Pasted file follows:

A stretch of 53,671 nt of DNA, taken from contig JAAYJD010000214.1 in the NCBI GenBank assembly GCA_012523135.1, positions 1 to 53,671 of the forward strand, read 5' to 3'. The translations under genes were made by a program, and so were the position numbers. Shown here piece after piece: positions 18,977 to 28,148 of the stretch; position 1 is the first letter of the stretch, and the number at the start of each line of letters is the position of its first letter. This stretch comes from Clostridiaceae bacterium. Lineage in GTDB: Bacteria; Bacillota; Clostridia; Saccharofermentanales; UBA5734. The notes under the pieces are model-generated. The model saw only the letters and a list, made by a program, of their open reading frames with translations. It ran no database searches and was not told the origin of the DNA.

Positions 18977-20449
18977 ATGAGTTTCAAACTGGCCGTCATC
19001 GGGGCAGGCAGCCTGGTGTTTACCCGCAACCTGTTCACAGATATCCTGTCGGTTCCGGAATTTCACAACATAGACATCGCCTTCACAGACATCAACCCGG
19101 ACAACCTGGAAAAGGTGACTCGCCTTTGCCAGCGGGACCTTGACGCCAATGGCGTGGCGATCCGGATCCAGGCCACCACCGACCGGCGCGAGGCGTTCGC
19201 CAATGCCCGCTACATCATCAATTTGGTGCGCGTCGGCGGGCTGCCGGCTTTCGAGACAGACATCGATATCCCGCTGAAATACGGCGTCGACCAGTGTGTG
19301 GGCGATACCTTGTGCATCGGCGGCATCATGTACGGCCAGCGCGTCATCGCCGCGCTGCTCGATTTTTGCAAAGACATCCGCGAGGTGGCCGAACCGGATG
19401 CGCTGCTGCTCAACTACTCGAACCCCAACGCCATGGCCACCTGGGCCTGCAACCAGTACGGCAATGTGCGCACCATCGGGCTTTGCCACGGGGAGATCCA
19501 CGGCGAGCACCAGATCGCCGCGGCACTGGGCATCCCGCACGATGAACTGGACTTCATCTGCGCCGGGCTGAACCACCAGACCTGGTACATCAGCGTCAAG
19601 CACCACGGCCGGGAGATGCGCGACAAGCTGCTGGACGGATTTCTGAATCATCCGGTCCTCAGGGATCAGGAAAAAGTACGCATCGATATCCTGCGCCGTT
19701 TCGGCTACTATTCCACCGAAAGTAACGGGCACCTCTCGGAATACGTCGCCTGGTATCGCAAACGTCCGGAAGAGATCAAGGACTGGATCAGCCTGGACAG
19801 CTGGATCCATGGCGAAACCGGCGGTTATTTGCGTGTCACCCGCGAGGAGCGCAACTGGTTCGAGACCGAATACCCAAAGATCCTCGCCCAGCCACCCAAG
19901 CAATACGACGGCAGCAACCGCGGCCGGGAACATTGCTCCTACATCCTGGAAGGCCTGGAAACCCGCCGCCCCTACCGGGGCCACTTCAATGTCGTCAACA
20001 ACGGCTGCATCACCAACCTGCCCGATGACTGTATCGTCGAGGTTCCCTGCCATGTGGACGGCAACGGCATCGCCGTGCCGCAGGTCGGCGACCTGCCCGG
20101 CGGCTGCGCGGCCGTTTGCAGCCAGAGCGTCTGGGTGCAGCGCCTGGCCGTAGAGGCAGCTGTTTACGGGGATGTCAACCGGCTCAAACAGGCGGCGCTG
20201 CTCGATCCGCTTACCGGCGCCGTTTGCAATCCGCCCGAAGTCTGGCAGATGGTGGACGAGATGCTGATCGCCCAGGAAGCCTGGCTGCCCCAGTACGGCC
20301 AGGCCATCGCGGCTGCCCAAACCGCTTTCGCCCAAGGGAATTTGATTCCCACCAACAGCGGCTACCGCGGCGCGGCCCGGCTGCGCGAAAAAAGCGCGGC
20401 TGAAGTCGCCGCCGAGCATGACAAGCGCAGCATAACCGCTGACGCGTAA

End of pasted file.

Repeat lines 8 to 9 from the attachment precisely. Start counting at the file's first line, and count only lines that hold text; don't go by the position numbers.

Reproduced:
19401 CGCTGCTGCTCAACTACTCGAACCCCAACGCCATGGCCACCTGGGCCTGCAACCAGTACGGCAATGTGCGCACCATCGGGCTTTGCCACGGGGAGATCCA
19501 CGGCGAGCACCAGATCGCCGCGGCACTGGGCATCCCGCACGATGAACTGGACTTCATCTGCGCCGGGCTGAACCACCAGACCTGGTACATCAGCGTCAAG